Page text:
7. My cat of 17 years died a few months ago, and I am getting a Luts Persi in her honor.
    8. My step mother died of a brain tumor very suddenly. We didn't know she had a tumor. She was my parent, blood or not, I grew up with her and lived with her my whole life. I turned to BJD in my suffering and its my healing for me. My kid delf ani is my comfort and in a way a best friend. I can't talk to others always, even my boyfriend as he doesn't understand, and for me she is always there and there is times I don't want to talk about it to others (this usually is the case.) and I'll just hold my Ra (KD Ani). My dolls keep me away from dwelling on memories. They help me not think about anything and just be in my safe place. Its really a healing place for me.
    9. In a way, dolls have replaced my desire for a second child. Sadly this doesn't seem to be in the cards for me and my first and new husband.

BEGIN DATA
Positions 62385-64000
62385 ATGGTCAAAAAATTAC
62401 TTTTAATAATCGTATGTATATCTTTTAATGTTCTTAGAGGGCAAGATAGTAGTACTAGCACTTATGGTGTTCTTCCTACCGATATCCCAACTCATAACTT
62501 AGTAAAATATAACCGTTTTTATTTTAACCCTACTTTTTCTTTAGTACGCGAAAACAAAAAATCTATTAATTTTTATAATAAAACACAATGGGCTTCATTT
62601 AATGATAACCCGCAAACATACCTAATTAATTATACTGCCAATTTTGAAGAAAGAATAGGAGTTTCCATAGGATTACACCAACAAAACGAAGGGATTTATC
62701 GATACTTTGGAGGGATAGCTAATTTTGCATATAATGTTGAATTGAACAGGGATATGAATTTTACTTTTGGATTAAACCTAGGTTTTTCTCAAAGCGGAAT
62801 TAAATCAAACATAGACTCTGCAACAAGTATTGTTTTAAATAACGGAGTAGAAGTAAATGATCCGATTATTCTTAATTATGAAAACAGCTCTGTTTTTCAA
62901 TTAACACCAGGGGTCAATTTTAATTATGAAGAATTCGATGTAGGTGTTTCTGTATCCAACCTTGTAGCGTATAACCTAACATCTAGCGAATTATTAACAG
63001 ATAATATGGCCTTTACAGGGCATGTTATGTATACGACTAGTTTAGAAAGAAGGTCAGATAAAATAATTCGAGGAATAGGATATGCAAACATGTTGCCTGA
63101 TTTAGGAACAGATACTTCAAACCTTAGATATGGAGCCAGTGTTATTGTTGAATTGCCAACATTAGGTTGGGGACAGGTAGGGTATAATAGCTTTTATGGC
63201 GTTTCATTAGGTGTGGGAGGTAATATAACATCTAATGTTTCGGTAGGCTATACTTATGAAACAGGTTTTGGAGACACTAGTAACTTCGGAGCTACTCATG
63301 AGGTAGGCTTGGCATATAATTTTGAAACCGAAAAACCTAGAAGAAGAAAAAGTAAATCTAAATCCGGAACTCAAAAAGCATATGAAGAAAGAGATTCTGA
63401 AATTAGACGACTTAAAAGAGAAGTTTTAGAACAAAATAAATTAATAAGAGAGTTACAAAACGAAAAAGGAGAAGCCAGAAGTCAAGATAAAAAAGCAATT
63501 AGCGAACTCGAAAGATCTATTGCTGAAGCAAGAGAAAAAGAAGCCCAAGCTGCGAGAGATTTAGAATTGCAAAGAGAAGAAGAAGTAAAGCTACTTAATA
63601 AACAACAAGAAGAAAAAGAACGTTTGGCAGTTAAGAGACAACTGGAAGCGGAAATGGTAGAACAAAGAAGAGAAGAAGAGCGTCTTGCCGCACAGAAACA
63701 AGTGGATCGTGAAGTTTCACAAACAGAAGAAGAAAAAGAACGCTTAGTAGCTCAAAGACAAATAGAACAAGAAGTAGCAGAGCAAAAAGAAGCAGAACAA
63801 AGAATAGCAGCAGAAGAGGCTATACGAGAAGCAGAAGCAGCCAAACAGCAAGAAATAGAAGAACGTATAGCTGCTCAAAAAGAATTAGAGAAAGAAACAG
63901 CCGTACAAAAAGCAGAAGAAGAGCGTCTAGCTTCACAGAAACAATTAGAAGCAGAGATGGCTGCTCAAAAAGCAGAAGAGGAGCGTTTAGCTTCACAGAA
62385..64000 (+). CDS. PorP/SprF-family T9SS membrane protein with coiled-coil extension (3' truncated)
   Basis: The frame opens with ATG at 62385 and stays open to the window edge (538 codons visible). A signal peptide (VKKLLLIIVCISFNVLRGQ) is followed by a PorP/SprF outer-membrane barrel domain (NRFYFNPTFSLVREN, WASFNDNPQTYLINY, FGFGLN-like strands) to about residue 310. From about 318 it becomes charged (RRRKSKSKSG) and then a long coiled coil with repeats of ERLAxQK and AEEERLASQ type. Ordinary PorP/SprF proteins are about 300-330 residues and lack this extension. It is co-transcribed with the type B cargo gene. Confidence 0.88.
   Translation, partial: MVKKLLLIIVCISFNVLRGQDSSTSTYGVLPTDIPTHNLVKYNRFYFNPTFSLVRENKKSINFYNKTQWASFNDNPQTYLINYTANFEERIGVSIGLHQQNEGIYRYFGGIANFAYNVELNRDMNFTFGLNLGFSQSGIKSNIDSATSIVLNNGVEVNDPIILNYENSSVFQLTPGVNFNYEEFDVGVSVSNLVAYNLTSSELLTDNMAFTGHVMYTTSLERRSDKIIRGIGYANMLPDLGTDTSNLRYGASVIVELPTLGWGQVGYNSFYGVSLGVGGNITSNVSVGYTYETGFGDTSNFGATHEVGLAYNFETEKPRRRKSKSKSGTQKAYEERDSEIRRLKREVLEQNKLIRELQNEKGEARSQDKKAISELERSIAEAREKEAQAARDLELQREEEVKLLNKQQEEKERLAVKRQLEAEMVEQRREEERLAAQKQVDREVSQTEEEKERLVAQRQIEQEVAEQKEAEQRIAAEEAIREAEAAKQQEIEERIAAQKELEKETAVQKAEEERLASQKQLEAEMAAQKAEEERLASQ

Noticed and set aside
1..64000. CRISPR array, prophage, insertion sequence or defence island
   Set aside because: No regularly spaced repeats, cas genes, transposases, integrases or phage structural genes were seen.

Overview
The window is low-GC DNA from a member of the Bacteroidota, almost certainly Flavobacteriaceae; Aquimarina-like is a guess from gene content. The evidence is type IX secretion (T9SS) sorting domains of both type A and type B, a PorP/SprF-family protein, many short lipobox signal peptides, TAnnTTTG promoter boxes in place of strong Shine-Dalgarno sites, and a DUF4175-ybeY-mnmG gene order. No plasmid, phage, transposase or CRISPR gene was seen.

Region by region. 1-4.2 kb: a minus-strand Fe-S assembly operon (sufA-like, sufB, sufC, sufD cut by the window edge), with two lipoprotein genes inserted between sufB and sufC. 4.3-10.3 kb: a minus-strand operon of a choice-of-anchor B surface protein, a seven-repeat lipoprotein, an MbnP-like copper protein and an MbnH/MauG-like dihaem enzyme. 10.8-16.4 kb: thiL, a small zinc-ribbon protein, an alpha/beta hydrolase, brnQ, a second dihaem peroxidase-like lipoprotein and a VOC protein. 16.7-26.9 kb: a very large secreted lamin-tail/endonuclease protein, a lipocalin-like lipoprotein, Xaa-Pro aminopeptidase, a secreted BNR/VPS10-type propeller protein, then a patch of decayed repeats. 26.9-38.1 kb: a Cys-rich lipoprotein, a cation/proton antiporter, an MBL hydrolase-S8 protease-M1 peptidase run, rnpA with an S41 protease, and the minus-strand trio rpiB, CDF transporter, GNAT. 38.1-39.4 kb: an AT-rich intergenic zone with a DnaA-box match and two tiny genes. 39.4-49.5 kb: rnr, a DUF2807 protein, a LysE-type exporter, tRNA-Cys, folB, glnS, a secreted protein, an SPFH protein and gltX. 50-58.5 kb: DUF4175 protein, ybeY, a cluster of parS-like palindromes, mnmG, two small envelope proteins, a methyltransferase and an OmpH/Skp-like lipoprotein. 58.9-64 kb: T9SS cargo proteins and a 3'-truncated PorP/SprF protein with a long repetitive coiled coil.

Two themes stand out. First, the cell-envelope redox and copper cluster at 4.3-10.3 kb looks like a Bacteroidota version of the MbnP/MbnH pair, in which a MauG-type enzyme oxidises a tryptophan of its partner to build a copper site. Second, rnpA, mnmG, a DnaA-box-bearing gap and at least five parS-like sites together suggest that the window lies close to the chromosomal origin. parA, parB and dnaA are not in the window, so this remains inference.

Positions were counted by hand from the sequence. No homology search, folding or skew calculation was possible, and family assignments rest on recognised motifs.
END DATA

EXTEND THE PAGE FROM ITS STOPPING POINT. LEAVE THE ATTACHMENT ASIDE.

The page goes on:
10. Non of my dolls could ever possibly replace loved ones I've lost. However, when my grandmother passed away, I did buy my FCS F22 girl, Victoria, with part of my inheritance money; I think of her as like a last ever birthday present from my grandmother. It's a nice way to remember my grandmother, but I'm under no illusions that a doll can ever replace a living, breathing person - and I don't think it would be healthy to be that obsessed and emotionally invested in a doll like that.
    11. Wow I'm seriously tearing up at your stories, well done to everyone for being strong enough to talk about your experiences and thankyou for sharing them. I could see myself buying a doll in memory of my Cat when the time comes that she goes to the other side, in much the same way people replace a pet that's passed over by getting another pet - I cared for my cat greatly as a kitten and was with her 24/7 to make up for all the time that I hadn't cared for myself, (now she's an independent 3 year old cat :) ) and I can definitely understand how people can feel the same about dolls :)
    12. This is a very moving thread, it amazing to see dolls giving such a great comfort to people.